There is a certain passage in the novel True Grit, and as I was reading it my mind made a pleasant jump to the heroes of my sporting dreams, The Cowboys.
I love both movie versions of True Grit and just recently bought the book when I had about 42 seconds to choose something at a JFK airport bookstore. The narrator says at one point (I'm paraphrasing as I can't access the book now to quote it directly) that someone who is a prisoner is much more watchful, resourceful, and persistent than the person who is guarding him. He will focus much more of his energy and attention to his escape than his captor will, who is in a more passive role of reaction to the other's initiative.
Many Cowboys fans have noted that opponents (and especially our division rivals) seem to bring a special intensity of preparation and effort against our team. This will always be a factor the Cowboys must counter. If it's true that there are no easy games for any team, it must be even more so for the Cowboys who because of their high profile will always face a team determined to nail their hides to the wall.
This line of thought leads me to consider Coach Garrett's emphasis on having the Right Kind of Guys on the team. For a long time as player and coach he has experienced first-hand the extreme effort that even middling teams bring. He doesn't underestimate the task of coaches and players to approach and play every game with an intensity similar to a playoff game. That heightened state of mental and physical toughness is forged on the practice field, every day, and it has to start within the hearts of the players themselves.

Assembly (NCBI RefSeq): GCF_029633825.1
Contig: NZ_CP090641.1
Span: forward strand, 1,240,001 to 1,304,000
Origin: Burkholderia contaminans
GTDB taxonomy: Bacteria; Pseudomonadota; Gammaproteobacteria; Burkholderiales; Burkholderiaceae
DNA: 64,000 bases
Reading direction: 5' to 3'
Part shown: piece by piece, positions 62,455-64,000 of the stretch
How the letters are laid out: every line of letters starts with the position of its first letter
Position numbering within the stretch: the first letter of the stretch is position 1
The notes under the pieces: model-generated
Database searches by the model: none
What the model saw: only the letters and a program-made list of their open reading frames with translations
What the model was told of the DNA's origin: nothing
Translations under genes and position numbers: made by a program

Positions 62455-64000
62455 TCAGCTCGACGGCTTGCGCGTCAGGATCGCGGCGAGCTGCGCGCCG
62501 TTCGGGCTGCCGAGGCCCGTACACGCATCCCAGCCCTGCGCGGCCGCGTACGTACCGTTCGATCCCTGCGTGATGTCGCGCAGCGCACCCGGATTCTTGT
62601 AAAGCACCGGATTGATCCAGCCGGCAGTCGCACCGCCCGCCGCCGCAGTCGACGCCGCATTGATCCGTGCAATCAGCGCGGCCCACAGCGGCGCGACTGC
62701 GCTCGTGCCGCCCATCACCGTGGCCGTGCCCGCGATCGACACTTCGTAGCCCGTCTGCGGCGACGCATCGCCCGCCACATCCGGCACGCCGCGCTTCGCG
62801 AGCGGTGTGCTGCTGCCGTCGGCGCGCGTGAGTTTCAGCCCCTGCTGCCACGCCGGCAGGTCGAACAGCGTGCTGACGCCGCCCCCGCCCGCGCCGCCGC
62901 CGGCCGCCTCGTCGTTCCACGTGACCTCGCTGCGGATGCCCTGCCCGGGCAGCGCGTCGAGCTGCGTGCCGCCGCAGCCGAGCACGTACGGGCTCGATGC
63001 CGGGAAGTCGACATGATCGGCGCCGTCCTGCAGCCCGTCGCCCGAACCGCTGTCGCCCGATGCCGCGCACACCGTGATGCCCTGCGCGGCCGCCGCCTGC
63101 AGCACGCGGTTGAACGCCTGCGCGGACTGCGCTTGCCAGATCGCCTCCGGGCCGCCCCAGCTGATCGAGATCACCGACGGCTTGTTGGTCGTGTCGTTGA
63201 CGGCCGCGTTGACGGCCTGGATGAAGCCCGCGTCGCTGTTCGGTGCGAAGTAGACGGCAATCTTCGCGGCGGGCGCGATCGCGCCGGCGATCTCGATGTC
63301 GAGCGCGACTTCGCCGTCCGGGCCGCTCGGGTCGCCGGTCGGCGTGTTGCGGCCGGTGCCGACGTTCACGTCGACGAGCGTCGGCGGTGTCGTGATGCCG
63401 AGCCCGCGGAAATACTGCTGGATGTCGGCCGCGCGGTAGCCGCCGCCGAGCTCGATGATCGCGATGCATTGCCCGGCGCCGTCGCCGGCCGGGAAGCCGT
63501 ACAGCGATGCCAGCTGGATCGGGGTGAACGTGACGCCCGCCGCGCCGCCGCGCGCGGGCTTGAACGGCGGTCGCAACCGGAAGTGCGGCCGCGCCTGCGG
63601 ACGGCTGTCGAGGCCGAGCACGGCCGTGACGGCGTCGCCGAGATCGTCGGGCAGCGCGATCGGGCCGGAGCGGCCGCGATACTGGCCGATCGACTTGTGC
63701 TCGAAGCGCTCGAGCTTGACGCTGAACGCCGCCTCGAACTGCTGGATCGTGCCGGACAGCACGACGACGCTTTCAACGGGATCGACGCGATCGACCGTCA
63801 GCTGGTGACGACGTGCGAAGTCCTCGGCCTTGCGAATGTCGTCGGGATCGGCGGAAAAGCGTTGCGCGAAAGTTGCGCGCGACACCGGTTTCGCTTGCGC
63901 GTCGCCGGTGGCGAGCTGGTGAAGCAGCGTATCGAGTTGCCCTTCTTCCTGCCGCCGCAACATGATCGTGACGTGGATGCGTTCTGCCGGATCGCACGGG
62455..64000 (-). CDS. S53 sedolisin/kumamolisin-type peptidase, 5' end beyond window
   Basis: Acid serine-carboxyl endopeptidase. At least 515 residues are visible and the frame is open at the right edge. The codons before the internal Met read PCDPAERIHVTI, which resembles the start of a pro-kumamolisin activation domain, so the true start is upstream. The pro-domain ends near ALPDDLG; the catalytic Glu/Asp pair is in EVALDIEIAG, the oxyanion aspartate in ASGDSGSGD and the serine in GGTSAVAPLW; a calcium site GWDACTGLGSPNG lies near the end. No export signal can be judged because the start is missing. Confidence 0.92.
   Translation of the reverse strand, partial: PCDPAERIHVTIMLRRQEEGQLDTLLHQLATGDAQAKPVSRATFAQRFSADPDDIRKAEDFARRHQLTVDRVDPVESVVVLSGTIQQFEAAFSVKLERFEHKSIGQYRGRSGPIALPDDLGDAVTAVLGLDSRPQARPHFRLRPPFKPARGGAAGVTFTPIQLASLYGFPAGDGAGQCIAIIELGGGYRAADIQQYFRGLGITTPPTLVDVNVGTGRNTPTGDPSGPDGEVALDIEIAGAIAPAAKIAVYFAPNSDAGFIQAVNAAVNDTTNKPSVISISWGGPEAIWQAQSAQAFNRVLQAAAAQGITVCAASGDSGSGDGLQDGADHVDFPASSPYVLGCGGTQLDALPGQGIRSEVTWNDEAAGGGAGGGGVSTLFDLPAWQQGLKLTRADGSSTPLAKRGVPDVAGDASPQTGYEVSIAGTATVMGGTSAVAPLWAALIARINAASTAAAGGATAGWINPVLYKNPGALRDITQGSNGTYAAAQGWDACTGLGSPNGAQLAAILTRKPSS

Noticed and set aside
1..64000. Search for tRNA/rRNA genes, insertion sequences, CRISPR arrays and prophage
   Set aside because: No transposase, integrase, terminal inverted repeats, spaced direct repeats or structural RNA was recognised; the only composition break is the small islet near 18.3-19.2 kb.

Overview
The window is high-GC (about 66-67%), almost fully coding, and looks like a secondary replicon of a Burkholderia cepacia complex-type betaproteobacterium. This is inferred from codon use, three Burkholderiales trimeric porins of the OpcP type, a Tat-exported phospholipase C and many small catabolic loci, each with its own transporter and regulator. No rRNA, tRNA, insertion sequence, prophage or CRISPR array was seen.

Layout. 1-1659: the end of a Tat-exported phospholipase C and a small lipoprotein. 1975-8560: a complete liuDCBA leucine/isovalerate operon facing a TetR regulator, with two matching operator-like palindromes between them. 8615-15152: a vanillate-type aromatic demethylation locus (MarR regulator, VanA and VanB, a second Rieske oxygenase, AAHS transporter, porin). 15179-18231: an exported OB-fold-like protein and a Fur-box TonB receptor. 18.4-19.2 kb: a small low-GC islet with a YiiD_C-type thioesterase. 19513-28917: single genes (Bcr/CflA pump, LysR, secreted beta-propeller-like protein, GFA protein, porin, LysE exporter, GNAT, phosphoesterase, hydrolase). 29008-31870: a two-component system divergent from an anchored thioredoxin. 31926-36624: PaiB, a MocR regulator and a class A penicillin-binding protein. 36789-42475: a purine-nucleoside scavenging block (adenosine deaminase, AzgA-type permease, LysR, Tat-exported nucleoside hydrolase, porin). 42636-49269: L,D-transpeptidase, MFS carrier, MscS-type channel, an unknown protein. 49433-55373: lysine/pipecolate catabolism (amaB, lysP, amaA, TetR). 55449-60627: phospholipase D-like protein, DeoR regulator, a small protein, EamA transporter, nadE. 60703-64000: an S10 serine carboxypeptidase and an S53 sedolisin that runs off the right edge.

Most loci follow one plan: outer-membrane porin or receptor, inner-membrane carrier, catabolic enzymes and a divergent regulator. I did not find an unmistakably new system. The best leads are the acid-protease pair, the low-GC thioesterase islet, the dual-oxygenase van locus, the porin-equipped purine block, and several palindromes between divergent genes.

In the recent insightful and highly entertaining post by 5Blings he asserted in the comment thread that even the best guards weren't impact players. When he brought up the name of Jerry Kramer immediately in my mind I was back in North Carolina watching with my Dad as Kramer's block at the goal line
enabled the Packers to score and win the 1967 Ice Bowl. On the play that got his team to the Super Bowl he led the way. (And he taught this 11-year-old that I didn't have to actually be in a game to get hurt on a play. That block put a nasty bruise on my kid heart.)
In the Draft I want the talent belonging to players who by their self-motivation become examples and even leaders at a critical moment. Who refuse to be out-hustled. Guys like Drew Pearson, Staubach, Bill Bates, Emmitt, Michael Irvin, Romo, Ware, and Lee to name just a few made the necessary sacrifices, before and after joining the team, to reach their full potential. To cite a couple of quotes: You play like you practice; The best aren't the best on talent alone. To which I might add: Always play up to your potential, because then your potential continues to rise. And that I think is what is meant by "the process."
P.S. I can't sign off without saying that the above is basically a fan letter to Dave, the front page writers, and all who contribute your knowledge, wisdom, humor (especially when it isn't funny and I laugh anyway.) Talk about RKGs.